This two-day workshop is divided into two interrelated but separate themes. Day one will address the Cold War in East and Southeast Asia, with particular focus on the legacies of the Cold War on political regimes and their development in the region, and related themes. The second day will focus on Sweden in Asia during the Cold War.

Workshop convenors: Eva Hansson and Kevin Hewison (25 May), Thomas Jonter and Karl Molin (26 May).
 

Day 1 - Cold War in East and Southeast Asia

 

The Cold War was a period of intense and bloody conflict in East and Southeast Asia. Internal and interstate conflicts, civil wars and genocides – all added up to a most dangerous and disastrous period in terms of human suffering and lives wasted. Some have argued that given the level of violence in Cold War Asia, the term itself is a misnomer. Being right in the middle of, or just coming out of, more or less protracted national liberation struggles at the onset of the Cold War, the stage was set for new popular movements to emerge, partly sprung out of national liberation movements and other political forces whose formation preceded the onset of the Cold War. New nation-states emerged and their political regimes took form in a bewildering context of internal and external and actors and pressure, all with the intent to shape politics, political forces and institutions for their advantage.

The Cold War was played out in domestic politics both at the level of the state and within civil society. International and transnational actors combined with internal actors to push their agendas in domestic politics. Western ‘domino theory’ and fear of communism translated into broad repression of almost any popular movement or dissent. The anti-Communism side of the conflict sought stable governments who could resist communism, even in cases they had to be backed up by military force against their own populations. The pro-Communist side also supported authoritarian but revolutionary governments and the establishment of party-states, who could guarantee the development of the national and international communist movement. Repression was intense on both sides of the conflict of emerging political and social actors such as political parties, trade unions, women’s organizations, student activism, ethnic, religious and peasant organizations, and social movements. But in this restrictive environment some actors also gained support from either side of the conflict, often in an attempt to crowd out opposing alternatives. The unintentional effect of this strategy was the emergence of a limited civil society, sometimes in subnational geographic areas. Even so, the winner in this cruel regime game was the military that in several national contexts emerged as critically important political actors. How did the extensive Cold War and its ideological, economic and institutional dynamics structure politics and civil societies, affect the balance of power between civil society actors and the state, and what was the effect on political regimes? What are the legacies of the Cold War in Asian politics and society? What aspects of different pasts are utilised in contemporary Asian politics? The first day of the workshop aims to address these and other questions related to the Cold War in East and Southeast Asia. Papers can address a wide array of subjects, narrow in focus or broader analysis.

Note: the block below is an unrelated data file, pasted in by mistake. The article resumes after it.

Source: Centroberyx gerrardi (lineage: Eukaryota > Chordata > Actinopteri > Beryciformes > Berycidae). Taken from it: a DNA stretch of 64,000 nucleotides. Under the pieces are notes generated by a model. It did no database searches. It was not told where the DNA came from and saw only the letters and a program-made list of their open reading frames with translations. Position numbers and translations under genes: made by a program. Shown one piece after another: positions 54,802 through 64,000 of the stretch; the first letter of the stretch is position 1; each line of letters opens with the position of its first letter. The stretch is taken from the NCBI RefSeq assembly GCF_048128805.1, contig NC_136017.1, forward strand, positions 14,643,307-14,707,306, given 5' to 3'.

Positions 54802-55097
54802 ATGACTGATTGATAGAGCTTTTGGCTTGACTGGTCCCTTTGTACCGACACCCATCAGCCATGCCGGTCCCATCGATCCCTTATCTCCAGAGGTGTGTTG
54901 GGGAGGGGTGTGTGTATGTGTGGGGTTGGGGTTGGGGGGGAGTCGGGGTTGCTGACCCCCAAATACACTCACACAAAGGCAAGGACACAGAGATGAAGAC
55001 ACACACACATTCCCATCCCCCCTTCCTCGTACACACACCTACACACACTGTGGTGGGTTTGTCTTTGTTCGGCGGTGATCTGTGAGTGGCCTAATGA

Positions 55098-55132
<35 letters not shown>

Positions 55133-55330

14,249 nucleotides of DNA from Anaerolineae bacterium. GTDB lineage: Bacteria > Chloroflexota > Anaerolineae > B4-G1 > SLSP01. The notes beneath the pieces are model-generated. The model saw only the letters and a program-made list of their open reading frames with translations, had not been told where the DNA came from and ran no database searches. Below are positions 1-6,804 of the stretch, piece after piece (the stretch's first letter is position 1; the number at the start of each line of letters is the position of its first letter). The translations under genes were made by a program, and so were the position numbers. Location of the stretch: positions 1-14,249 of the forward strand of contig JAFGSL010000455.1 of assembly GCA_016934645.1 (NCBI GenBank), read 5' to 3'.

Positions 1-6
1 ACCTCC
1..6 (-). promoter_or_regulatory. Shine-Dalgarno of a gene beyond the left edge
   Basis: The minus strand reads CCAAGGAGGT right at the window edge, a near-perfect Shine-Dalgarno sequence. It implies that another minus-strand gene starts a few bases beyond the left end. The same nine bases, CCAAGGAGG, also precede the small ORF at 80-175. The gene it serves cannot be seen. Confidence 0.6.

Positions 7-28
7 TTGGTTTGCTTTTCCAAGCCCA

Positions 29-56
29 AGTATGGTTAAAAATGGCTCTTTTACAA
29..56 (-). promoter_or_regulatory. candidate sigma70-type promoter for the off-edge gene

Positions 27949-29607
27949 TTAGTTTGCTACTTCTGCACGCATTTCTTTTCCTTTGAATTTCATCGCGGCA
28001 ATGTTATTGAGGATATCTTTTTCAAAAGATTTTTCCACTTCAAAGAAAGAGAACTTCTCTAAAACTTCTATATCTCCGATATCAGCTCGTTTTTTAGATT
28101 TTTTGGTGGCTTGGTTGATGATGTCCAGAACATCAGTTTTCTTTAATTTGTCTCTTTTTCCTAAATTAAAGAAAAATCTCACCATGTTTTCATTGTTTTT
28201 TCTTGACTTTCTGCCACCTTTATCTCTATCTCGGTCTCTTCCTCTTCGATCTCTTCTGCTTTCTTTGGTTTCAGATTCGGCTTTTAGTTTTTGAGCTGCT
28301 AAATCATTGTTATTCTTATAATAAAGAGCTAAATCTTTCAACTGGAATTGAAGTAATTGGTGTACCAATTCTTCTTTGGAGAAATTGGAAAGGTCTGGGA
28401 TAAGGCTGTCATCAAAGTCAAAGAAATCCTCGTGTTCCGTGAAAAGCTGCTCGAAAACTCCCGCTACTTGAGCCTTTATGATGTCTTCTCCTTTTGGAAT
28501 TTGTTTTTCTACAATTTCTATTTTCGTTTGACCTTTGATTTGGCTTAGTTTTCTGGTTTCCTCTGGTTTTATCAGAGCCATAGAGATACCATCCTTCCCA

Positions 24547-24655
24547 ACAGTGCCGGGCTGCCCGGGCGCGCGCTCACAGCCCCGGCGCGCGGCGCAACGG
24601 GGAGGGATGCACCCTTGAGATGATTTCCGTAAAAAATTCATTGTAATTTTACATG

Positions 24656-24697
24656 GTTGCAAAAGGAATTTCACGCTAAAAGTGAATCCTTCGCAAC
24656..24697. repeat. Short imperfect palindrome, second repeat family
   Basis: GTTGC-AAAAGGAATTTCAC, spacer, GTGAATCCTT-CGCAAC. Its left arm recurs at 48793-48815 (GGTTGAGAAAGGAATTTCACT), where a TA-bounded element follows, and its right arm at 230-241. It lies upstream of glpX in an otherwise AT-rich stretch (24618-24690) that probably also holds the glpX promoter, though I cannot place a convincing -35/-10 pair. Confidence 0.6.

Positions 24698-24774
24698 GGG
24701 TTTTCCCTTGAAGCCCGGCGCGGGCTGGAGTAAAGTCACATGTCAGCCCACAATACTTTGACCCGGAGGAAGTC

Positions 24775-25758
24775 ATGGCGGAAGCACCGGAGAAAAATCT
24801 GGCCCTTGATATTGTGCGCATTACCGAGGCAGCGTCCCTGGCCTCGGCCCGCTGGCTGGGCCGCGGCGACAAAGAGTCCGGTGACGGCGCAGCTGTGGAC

Day 2 - Sweden in Asia during the Cold War

 

The second day of the workshop will deal with a related but distinct theme, Sweden´s engagement in Asia during the Cold War. Throughout the entire Cold War period, Sweden played a major role as an international mediator and bridge-builder in different crises all over the world. This policy was based on the traditional Swedish non-aligned policy that has its roots back in the 1900-century. During the Cold War this traditional mediating and bridge-building role was combined with a policy that was characterized by a strong economic and political support to the Third World and liberation movements in different continents. Under the leadership of Prime Minister Olof Palme this new orientation was called the activist foreign policy and gained a lot of support and criticism in Sweden and abroad. For example, the relations with the United States underwent a hard time during the 1960s and 1970s mainly due to the Swedish government’s vocal opposition to the Vietnam War.

Sweden during the Cold War period has resulted in many research projects and publications covering a vast field of topics from security policy, democratic reforms in Africa and Latin America, to economic assistance to different states and regions in the Third World. Sweden´s engagements in Asia during the Cold War is, however, still a gap in the historiography. The aim of the second day of the workshop is therefore to gather scholars, archivists and diplomats, to discuss Sweden´s role in Asia during the Cold War and what can be done to stimulate historical research in this field.

For more information about this workshop or if you want to take part in this workshop, please contact Eva Hansson, Forum for Asian Studies, Department of Political Science, Stockholm University: eva.hansson@statsvet.su.se or Thomas Jonter, Department of Economic History, Stockholm University: thomas.jonter@ekohist.su.se. For information about the Forum for Asian Studies, please www.asianstudies.su.se.